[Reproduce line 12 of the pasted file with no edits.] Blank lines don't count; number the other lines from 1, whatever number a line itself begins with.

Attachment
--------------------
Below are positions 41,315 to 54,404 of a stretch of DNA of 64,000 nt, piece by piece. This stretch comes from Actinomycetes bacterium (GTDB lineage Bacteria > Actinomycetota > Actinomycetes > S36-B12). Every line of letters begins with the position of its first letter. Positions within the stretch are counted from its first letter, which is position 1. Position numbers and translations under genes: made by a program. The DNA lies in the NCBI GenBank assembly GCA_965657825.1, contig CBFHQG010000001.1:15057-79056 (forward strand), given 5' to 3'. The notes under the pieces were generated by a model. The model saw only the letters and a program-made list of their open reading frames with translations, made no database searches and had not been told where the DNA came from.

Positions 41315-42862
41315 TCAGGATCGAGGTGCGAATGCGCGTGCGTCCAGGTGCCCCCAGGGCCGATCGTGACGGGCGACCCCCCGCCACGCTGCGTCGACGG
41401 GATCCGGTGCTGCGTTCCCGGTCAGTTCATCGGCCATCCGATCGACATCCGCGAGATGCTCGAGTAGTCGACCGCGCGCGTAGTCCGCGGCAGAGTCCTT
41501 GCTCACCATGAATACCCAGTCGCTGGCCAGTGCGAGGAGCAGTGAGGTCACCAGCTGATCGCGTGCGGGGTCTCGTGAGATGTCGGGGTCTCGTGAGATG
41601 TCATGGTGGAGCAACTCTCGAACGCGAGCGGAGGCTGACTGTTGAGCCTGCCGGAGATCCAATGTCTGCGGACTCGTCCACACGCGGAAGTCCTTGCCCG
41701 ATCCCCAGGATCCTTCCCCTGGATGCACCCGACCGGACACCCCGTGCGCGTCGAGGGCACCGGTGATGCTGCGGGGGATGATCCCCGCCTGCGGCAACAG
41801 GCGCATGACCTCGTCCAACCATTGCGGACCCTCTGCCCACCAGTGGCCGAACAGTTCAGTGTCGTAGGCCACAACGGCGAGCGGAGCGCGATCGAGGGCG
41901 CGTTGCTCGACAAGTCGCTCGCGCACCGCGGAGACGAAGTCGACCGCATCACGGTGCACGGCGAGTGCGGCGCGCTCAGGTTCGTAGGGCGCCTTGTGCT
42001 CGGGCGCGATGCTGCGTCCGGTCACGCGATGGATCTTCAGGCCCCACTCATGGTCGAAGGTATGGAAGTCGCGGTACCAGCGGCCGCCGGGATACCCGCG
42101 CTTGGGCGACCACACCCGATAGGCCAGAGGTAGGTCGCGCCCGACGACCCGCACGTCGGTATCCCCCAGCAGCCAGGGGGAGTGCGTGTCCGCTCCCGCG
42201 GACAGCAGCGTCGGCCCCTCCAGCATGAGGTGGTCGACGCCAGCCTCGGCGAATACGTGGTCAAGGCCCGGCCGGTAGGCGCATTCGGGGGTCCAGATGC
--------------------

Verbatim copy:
42201 GACAGCAGCGTCGGCCCCTCCAGCATGAGGTGGTCGACGCCAGCCTCGGCGAATACGTGGTCAAGGCCCGGCCGGTAGGCGCATTCGGGGGTCCAGATGC